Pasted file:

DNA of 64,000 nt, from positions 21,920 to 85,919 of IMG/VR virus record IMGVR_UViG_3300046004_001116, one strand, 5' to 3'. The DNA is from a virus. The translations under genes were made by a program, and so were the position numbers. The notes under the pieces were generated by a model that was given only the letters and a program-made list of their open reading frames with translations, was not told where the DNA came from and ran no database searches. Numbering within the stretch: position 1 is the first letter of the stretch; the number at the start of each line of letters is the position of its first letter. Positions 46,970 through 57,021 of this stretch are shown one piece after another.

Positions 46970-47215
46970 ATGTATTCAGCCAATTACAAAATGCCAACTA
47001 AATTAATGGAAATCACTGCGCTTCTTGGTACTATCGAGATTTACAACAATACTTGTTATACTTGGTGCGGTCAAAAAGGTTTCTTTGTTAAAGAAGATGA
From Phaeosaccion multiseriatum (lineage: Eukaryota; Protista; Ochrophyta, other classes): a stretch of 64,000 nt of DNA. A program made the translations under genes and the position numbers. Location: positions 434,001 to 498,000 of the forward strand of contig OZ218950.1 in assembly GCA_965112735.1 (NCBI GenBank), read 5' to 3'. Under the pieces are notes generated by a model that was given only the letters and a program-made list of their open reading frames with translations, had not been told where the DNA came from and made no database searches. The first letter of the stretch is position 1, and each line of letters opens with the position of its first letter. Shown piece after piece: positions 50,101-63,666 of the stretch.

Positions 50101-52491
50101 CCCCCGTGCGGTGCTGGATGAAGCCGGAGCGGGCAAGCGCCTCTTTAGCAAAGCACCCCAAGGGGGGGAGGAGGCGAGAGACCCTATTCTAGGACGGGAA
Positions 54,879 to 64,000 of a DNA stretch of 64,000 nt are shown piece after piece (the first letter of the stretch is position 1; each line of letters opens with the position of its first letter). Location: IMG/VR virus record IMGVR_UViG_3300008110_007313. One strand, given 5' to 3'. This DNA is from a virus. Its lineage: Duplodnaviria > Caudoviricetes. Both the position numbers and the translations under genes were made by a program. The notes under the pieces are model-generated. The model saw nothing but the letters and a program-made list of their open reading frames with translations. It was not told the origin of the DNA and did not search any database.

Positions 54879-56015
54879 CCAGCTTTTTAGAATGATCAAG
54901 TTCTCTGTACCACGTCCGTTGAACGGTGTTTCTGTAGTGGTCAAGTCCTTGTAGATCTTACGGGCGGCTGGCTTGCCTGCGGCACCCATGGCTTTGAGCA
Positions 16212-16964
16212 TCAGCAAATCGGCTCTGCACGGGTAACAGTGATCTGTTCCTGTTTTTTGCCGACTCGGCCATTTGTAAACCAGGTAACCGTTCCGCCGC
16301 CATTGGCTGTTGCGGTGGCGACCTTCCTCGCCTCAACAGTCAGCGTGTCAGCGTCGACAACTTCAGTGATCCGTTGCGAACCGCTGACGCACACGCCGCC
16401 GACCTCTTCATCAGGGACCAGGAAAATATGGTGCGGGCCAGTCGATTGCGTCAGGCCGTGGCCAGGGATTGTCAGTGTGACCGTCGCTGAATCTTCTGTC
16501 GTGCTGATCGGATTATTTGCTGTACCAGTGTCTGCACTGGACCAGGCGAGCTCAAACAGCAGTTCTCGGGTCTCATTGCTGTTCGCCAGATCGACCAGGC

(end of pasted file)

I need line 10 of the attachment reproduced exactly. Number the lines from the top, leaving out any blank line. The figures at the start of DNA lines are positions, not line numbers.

54879 CCAGCTTTTTAGAATGATCAAG